How to Create Brand Love with Influencer Marketing

How to Create Brand Love with Influencer Marketing

Ever wondered why you prefer one brand to another? Indeed, you don’t follow just anyone on social media. Hitting the like or follow button is prompted by a number of things: the fact that you found the post interesting, the content evoked a certain emotion in you, you related to the message conveyed… It’s a question we’re sure everyone will have a different answer to.

How to build brand love on social media is a question that plagues many companies. And for good reason! Loved brands – those that put the customer first – grow three times faster than the industry average, according to research by Talkwalker and Hootsuite. To achieve this though you need to know the codes and expectations of consumers. You can’t just post anything you like. You need to think of your audience first.

Feel a little lost? Don’t worry, we’re here to guide you and help you understand how to get people to value your brand on social networks.

Building brand love – no small feat

As usual, let’s start with some figures. In a recent study, Talkwalker interviewed brands and consumers to better analyse their relationships on social networks. Are they on the same wavelength? Are they talking about the same things? Do they have similar desires? The results are not very reassuring.

According to the report, 33.1% of consumers and brands share the same conversations. However, 54.1% of companies are not included in discussions with their target customers. Lastly, 12.7% of conversations led by brands fail to resonate with their audience. What can we learn from these figures?

It’s clear that brands struggle to understand target consumers’ topics. Some of them don’t even take the time to listen and to be interested in the issues that drive them. On the consumer side, this is reflected in their post-lockdown desire to have quicker responses from brands and faster delivery. Customer satisfaction is more important than ever. This is still not very understood by companies. Between March 2020 and January 2022, reports of positive customer experiences on social networks fell by 17.5%.

Consumers now focus on specific aspects of a company. In a study conducted by Sprout, they shared the three things they look at carefully:

  • customer service for 47% of them,
  • commitment for 46% of them,
  • transparency for 44% of them.

Even with this in mind, the gap between consumers and brands has been widening for several months, if not years. But there’s a solution! And we’ve got some ideas for you to win your target customers back over.

Enter influencer marketing

How can you ensure that you re-establish or build stronger links with the consumers you want to reach? Influencer marketing may be the key for brands if they want to work on their brand image and more. But you need to know how to use this tool properly.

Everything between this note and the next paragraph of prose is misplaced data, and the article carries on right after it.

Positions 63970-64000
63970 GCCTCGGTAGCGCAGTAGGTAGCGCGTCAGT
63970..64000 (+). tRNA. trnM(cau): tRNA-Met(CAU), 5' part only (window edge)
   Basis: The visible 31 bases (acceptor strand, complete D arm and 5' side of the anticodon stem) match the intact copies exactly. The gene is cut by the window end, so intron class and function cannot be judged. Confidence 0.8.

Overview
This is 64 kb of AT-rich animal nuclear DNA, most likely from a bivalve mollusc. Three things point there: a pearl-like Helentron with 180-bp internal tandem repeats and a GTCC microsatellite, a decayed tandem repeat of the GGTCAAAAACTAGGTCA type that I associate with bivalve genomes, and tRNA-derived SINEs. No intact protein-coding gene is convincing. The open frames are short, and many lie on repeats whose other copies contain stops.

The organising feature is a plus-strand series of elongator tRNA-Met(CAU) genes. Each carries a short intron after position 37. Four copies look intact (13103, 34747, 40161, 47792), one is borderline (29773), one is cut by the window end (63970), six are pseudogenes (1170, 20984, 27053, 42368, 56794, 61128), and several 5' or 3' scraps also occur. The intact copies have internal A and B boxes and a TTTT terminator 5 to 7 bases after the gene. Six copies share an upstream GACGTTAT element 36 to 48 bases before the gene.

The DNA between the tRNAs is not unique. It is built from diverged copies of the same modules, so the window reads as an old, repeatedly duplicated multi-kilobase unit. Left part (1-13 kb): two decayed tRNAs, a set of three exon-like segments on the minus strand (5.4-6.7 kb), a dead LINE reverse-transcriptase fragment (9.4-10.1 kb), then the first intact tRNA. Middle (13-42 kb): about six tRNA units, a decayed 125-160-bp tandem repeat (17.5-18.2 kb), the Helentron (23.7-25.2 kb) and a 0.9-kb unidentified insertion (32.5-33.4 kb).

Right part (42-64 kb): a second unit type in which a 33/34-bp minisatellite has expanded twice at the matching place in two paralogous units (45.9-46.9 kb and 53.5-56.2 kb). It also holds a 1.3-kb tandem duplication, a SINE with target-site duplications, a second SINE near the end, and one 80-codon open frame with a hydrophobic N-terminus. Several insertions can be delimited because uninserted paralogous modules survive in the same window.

While influencers are now seen as real public figures, we mustn’t forget that they’re basically ordinary consumers. They started on social networks, sharing product reviews without being paid for many years. Their goal was to inform their audience on the latest products. As they became better known, their views became increasingly respected. According to Rakuten, 80% of consumers have made a purchase following an influencer’s recommendation.

By collaborating with them, brands have the potential to quickly boost their visibility. But that’s not all. They also have the opportunity to better understand their customers’ expectations. Social media communities come in lots of different sizes. While the most followed influencers are considered real stars, others are thought of as friends whom we go to for product recommendations. This is called micro-influencing. These content creators have communities of fewer than 50,000 followers, or even much smaller, but have managed to gain their trust. They are people just like them, who have jobs and share their passions on social media.

By running campaigns with these content creators, brands speak directly to their target consumers. Take Immy Lucas or Sustainably_vegan for example. She is a young woman who is trying to lead a zero waste lifestyle. Brands that come to her for partnerships do so because part of her community might not have bought the product by themselves.

Product feedback thus allows the brand to understand what they liked, but also to see how their image and values are perceived. Influencers will focus on the aspects that may be of interest to target consumers.

Let’s take an example to make it easier to understand. Let’s say you’re a company offering eco-friendly toothbrushes and you send one to Immy. If she decides to focus more on the toothbrush head rather than the packaging, it’s probably because the former is more likely to engage the brand’s target audience. They must then use this information to derive their strategy and avoid expressing themselves on things that are far removed from their community.

Collaboration can also allow brands to win back the hearts of their target audience. A few years ago, Gucci reworked their image to better meet the expectations of young people: LGBTQ+ positioning, a focus on Instagram communication, etc.

Influencer marketing thus allows brands to gain credibility with a specific community, improve their brand image and win the sympathy of some of the content creators’ audience. Outside of collaborations, all the topics mentioned by the influencer or their followers should be taken into account if the company wishes to continue to keep close links with their community and new people.

How about you? Do you know why you follow brands on social networks?


Talkwalker, Sprout, Talkwalker

Ecrit par Jordan Plummeridge

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